The narrator pledges to donate 50% of his proceeds to The Royal British Legion Poppy Day Appeal – please support. Rupert Brooke’s poem, The Soldier, contains perhaps the most famous line of any poem of The Great War: “ . . . That there’s some corner of a foreign field that is for ever England . . . “
What made the experience of listening to The Soldier the most enjoyable?
The emotional content of this poem made it memorable. In it, a soldier who is preparing to die in war, talks of how England shall always be with him, even in his foreign burial place. He tells, whether to a beloved or a parent, all that England has given him, how blessed he was to have lived under is skies. I found it quite moving.
What did you like best about this story?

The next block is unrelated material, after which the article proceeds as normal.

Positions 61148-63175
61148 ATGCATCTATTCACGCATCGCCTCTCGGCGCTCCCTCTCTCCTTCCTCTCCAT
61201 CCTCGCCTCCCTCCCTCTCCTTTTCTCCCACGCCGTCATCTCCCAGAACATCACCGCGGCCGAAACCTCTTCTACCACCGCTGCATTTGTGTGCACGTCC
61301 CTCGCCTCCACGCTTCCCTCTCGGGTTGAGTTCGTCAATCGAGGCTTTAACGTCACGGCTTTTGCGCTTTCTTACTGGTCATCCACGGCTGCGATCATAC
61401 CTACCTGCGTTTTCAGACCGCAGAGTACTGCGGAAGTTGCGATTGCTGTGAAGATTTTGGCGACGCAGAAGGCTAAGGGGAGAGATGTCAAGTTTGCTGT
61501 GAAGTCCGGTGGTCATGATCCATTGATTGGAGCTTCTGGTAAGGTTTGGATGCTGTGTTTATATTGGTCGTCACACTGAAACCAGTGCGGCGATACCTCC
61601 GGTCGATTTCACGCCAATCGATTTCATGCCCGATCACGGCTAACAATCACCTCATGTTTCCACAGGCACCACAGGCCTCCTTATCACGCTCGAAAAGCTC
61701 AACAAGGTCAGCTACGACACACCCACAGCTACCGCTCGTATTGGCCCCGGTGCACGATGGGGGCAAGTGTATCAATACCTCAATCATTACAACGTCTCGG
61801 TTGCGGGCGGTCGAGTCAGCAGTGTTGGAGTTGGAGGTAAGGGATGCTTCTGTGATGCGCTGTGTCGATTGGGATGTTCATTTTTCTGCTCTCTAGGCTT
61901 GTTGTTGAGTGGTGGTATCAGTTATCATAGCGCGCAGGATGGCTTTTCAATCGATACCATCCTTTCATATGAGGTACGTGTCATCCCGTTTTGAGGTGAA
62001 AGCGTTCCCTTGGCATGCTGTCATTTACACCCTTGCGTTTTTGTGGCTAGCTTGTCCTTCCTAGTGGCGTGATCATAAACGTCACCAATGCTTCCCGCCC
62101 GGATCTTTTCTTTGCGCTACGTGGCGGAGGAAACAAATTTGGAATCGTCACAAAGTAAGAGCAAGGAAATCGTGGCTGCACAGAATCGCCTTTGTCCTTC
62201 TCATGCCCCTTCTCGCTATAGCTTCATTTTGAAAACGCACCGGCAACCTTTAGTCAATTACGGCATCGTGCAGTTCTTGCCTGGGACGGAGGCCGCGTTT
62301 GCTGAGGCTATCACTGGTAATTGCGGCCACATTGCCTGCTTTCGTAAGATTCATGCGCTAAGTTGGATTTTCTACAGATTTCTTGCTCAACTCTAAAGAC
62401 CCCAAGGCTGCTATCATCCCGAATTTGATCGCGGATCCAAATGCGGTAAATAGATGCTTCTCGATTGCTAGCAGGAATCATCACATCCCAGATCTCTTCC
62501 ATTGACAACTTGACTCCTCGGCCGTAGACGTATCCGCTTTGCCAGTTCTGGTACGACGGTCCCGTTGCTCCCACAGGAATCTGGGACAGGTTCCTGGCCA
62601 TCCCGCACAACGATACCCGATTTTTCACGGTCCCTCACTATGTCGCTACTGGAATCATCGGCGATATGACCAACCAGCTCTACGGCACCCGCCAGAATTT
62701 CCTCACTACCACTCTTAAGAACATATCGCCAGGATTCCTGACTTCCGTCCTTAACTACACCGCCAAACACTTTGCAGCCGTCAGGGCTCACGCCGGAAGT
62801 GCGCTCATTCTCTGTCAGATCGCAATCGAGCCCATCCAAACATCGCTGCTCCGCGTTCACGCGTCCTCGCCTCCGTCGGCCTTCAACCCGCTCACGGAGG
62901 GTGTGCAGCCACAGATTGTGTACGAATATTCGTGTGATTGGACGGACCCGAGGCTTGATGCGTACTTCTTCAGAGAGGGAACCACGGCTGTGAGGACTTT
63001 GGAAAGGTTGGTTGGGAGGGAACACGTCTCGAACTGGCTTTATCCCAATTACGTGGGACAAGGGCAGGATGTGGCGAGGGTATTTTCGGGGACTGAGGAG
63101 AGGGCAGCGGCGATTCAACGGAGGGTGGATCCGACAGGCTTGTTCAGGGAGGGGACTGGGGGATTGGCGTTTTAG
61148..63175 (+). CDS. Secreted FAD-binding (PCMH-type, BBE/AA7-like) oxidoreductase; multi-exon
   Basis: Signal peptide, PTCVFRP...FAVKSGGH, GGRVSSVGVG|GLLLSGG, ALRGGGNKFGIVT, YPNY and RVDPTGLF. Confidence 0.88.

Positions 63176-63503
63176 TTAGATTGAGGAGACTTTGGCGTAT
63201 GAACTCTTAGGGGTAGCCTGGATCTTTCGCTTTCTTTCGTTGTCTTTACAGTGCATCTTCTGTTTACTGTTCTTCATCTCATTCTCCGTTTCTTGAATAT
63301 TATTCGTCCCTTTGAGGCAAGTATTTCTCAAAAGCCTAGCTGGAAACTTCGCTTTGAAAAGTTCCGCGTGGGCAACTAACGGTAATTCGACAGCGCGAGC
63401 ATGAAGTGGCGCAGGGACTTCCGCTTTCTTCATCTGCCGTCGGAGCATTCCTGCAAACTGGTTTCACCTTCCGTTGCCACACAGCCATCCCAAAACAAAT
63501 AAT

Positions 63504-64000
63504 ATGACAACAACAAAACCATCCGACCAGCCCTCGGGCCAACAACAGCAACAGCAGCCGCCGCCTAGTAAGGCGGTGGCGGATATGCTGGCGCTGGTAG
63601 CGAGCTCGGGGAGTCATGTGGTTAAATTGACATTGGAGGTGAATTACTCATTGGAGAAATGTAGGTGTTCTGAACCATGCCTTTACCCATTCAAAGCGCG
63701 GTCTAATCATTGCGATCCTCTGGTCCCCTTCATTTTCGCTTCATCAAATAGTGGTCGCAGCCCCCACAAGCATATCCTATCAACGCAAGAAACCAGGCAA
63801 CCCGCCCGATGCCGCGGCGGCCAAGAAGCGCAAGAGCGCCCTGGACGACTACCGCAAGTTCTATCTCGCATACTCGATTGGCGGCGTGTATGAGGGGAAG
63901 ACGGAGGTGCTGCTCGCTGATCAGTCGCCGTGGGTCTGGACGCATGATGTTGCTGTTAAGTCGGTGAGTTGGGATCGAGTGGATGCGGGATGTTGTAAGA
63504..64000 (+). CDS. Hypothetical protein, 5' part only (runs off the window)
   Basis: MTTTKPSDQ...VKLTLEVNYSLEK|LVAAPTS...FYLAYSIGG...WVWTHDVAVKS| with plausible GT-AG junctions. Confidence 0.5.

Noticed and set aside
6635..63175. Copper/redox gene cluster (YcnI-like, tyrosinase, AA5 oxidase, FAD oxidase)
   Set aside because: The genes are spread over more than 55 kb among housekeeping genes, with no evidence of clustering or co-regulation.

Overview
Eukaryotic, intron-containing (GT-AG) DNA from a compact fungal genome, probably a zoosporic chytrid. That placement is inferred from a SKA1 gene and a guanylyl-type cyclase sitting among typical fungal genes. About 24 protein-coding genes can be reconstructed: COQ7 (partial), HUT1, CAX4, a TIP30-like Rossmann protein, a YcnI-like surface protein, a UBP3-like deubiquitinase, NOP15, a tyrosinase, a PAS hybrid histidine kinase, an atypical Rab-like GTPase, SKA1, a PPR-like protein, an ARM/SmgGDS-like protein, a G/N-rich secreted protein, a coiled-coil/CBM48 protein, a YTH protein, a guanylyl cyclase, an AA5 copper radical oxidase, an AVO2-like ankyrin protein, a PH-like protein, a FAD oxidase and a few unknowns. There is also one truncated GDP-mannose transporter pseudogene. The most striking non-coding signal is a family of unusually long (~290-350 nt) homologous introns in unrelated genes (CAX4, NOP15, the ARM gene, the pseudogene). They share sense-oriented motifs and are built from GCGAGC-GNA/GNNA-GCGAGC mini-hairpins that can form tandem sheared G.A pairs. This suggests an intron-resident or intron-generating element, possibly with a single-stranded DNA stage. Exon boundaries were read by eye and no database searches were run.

The gratitude the unknown soldier feels for England. The lack of any enmity regarding the possibility of his death in her service. It is a personal portrayal of unqualified patriotism.
What does Phillip J. Mather bring to the story that you wouldn’t experience if you just read the book?
The narration was excellent, and had a dreamlike quality, as if the soldier has closed his eyes and is combing through his memories of England.
Was there a moment in the book that particularly moved you?
It is very short, but a moment in total, so it was all moving.
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